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From axe-throwing and mini-race cars, Nashua’s beloved Winter Holiday Stroll returns

By Dean Shalhoup - Senior Staff Writer | Nov 12, 2022

A man wearing a Santa Claus hat makes his way toward the Christmas tree at this year’s 25th annual Winter Holiday Stroll. As he heads down Main Street, he joins a sea of thousands gathered in the heart of downtown Nashua to watch on as the tree is lit.

NASHUA – One’s first reaction upon learning that there will be some people among the thousands at the upcoming return of the city’s Winter Holiday Stroll who will be throwing axes around that night might not be terribly favorable.

But fear not – this increasingly popular sport, sort of a cross between a lumberjack competition and a dart game with much bigger and heavier “darts” will all take place within a specially-equipped trailer where safety and following the rules are paramount.

The debut of axe-throwing at the stroll is one of several new attractions that have been added to the already long list of reasons to put the Winter Holiday Stroll on your Thanksgiving weekend schedule.



Nashua’s Winter Holiday Stroll is returning after a two-year hiaitus due to the pandemic.

WHEN: 5 – 10 p.m., Saturday, Nov. 26

WHERE: Throughout downtown Nashua. Candlelit procession begins at City Hall, ends at Library Hill

HOW MUCH: Stroll itself is free. Prices vary among vendors, stores, restaurants

MORE: Go to www.downtownnashua.org, click on the link to the stroll page. Full schedule will be posted when it is finalized


What makes this, the 28th edition of the event, so special is its return after a two-year hiaitus due to the pandemic. For nearly three decades, just one year between strolls was plenty long enough to wait, never mind three years.

“Its return is highly anticipated to be one of the biggest and best yet,” a post on the city website announces. I’d say that’s a highly-attainable prophecy.

Among the important things to remember for those who plan on heading down to City Hall for the 5 p.m. step-off of the candlelit procession is that Main Street and several side streets between Library Hill and East and West Hollis streets will be closed to traffic at 3 p.m.

For those who don’t want to hassle with finding a place to park, Nashua Transit and First Student will be offering free bus shuttles from 4 to 10:30 p.m., running in 10-minute loops between Rivier University’s Memorial Hall and Holman Stadium.

Carnival games are another new wrinkle this year, according to Great American Downtown exeuctive director Carolyn Walley, who took a brief break from the hectic schedule that comes with planning an event of this magnitude.

“We’ll definitely have all kinds of entertainment, I think we’re up to about 30 performers,” Walley said of the schedule, which she is in the process of finalizing. Once all the time slots and locations are filled in, the schedule will be posted at downtownnashua.org.

The axe-throwing trailer, meanwhile, comes from “Axe Play,” which is based in Hudson and features seven lanes and 14 targets at its Lowell Road location, plus the mobile trailer that takes the show on the road.

If any patrons happen to see a miniature race car or two zip past them, they will have come from the East Pearl Street area and belong to Londonderry Motor Sports.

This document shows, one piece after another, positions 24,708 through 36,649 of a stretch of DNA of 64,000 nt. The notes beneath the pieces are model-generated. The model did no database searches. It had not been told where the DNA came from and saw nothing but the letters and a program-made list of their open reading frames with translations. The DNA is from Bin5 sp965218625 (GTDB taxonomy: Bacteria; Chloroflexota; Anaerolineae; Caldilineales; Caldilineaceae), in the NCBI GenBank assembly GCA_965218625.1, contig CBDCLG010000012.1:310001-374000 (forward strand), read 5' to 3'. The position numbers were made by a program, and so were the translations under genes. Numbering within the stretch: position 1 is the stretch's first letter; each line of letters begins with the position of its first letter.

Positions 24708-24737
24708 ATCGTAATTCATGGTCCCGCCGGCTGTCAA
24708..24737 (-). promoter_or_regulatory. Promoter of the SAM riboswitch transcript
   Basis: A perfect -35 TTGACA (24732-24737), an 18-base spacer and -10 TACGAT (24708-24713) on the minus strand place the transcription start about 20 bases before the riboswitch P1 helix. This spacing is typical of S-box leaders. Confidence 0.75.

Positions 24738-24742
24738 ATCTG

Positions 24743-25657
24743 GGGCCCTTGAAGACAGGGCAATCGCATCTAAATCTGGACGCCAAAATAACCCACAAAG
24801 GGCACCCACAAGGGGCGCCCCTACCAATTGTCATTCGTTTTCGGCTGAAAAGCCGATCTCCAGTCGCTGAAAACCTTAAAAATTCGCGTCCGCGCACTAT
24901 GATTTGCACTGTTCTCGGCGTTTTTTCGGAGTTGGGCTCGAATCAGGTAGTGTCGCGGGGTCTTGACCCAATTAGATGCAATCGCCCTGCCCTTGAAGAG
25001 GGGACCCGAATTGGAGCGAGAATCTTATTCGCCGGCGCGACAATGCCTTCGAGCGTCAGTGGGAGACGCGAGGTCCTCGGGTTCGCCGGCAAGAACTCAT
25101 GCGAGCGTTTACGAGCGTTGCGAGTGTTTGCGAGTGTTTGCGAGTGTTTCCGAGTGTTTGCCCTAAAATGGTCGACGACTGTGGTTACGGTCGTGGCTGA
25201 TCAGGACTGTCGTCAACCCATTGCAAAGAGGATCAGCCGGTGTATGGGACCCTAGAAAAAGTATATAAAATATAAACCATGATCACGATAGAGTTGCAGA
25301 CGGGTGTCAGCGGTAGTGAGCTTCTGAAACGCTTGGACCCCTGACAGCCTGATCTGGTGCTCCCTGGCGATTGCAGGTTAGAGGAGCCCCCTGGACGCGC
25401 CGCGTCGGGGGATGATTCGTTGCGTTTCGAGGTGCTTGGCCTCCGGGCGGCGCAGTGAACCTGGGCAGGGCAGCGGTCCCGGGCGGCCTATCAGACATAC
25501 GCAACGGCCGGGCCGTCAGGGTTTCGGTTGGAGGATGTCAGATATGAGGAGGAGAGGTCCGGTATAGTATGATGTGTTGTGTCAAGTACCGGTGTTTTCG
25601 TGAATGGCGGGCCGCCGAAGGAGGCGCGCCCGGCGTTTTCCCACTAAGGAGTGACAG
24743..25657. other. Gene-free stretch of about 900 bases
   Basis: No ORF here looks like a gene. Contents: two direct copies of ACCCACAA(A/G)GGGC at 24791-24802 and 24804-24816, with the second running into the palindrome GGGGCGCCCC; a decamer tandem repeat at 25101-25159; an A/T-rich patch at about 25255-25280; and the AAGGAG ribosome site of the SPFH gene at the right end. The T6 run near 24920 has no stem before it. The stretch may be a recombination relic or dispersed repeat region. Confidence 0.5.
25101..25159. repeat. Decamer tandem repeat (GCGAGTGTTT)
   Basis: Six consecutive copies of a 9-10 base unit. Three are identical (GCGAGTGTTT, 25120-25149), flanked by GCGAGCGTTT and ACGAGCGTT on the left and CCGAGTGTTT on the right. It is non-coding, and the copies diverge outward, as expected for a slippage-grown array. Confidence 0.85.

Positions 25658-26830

With Nashua having earned a reputation over recent years as a go-to destination for the arts – both performing and visual – it stands to reason that many artists and arts groups will be present, among them the artists with Positive Street Art, who will be in the area of Jaja Bells, and Justin Contois, a characture artist.

Maison De L’ Art, a gift shop and art gallery on East Pearl Street, will be open to visitors, and for those interested in browsing a wide variety of crafts, perhaps for holiday gifts, a craft fair will be open from 3-9 p.m. at St. Patrick’s Center, next to the church.

Walley said there are seven food vendors signed up, and pretty much every restaurant will be open.

Booths tended by Members of all kinds of nonprofit agencies and organizations will be welcoming strollers passing by their booths.

But no matter which attractions or activities or performances visitors are drawn to, everything begins with the traditional candlelit procession, a sight to behold as it steps off at 5 p.m. and makes its way from City Hall to Library Hill.

Programs and candles will be handed out as strollers arrive for the procession, Walley said.

Along the way, favorite holiday songs and Christmas carols will fill the air, and once the sea of strollers arrives at Library Hill and fills in, the tree-lighting countdown will begin.

Certainly among the most popular venues will be Santa’s Village, where kids of all ages can say hi to Santa and Mrs. Claus and, for the older “kids,” soak up the nostalgic atmosphere.

Out front in the parking lot, children can board a train for a ride around the area. Somewhere along the way, they are likely to catch a glimpse of Mickey and Minnie Mouse. Those familiar with more contemporary characters may encounter Elsa and Anna of “Frozen” fame.

Walley summed it up: “We definitely have a lot going on.”

Dean Shalhoup’s column appears weekly in The Sunday Telegraph. He may be reached at 594-1256 or dshalhoup@nashuatelegraph.com.


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